- Dad was an expert marksman and if I remember this correctly, he was once the third best shot with a handgun in the state of Tennessee among all police officers.
- During the civil unrest that followed the assassination of Dr. Martin Luther King, riots broke out in Humboldt. One night, dad was shot at 6 times. I remember thinking to myself… how could they miss such a big man! Of course, I was thankful that they did and later I realized that most people feared getting into a direct confrontation my dad, so they took “pot-shots” at him from a distance.
- Dad was raised on a family farm and that love for “growing things” never left him. We always had a large city garden and dad was known far and wide to be somewhat a Johnny Appleseed of the muscadine world. We grew lots of muscadines and blackberries. Dad rooted hundreds of muscadine plants and gave them to people all over West Tennessee.
- Dad was an avid fisherman. My earliest childhood memories include annual fishing trips to Bass Bay on the Tennessee River. We caught hundreds of Bluegill, catfish,and assorted other species of fish. We jug fished and later in his life, dad got serious about trot-line fishing. One time, at the Humboldt Lake, we were jug fishing and “almost” caught a large catfish. I say almost, because I was trying to wrestle this 30 to 40 pound cat into the boat when the hook broke and it got away. For a moment there, I though dad was going to trow me in after the fish!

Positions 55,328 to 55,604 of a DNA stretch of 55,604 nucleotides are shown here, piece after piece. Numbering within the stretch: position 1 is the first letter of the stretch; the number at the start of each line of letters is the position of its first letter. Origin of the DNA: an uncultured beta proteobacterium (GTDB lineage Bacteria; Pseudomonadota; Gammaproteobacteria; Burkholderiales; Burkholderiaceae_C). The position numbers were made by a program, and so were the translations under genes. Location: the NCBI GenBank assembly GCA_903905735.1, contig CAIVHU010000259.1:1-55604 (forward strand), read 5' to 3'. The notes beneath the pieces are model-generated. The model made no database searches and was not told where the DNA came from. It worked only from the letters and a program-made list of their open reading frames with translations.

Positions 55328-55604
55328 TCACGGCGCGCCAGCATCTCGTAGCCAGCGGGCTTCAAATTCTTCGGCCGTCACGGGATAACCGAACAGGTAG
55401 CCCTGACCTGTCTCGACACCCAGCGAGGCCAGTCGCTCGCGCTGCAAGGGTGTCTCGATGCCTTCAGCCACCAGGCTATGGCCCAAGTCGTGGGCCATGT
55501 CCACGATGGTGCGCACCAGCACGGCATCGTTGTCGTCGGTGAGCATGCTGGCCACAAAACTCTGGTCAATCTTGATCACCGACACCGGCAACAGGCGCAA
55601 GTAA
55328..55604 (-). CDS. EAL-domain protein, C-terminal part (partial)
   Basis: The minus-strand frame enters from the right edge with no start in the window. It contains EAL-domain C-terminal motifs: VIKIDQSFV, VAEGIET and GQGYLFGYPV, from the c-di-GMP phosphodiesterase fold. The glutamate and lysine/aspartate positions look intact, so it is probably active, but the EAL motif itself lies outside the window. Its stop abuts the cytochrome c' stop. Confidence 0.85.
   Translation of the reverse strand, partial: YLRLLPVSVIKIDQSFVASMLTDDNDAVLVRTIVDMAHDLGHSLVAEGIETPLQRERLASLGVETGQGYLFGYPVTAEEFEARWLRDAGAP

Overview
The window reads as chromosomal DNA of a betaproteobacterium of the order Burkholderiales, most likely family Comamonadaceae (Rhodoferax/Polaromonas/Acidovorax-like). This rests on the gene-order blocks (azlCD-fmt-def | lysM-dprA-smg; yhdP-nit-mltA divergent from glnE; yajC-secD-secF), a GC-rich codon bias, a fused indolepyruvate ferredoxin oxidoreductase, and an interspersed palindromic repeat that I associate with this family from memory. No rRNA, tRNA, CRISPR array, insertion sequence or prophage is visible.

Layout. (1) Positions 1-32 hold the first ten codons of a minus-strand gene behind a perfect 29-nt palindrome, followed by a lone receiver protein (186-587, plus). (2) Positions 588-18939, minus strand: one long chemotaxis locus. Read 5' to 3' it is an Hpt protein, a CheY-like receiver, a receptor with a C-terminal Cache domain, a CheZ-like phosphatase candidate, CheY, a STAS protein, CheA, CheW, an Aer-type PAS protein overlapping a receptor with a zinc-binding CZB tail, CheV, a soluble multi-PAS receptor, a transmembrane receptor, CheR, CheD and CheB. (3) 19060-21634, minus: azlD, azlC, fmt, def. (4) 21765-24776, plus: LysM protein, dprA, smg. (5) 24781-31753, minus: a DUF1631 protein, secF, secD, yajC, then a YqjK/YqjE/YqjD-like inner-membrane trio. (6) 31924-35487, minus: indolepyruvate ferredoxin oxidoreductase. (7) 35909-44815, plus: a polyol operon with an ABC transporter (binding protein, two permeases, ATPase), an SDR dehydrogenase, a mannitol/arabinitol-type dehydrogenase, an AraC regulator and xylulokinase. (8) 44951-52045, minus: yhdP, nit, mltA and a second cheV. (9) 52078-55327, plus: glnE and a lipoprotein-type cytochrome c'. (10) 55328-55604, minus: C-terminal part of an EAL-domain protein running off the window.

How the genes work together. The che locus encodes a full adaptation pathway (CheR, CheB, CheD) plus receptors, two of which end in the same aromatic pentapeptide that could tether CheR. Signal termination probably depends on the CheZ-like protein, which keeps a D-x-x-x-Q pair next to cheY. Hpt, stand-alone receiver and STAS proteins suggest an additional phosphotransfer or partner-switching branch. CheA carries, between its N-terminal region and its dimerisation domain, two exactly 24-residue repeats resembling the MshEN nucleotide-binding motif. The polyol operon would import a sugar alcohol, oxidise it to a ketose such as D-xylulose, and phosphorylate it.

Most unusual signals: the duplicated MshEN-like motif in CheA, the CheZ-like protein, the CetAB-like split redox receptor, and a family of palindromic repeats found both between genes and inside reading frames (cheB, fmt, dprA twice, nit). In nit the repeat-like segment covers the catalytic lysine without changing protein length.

- Fun fact… on another occasion, when I was a very young child, dad and I were at the Humboldt Lake where he struck up a conversation with a big fellow that I didn’t recognize. dad looked down at me and said “son, this is Buford Pusser.”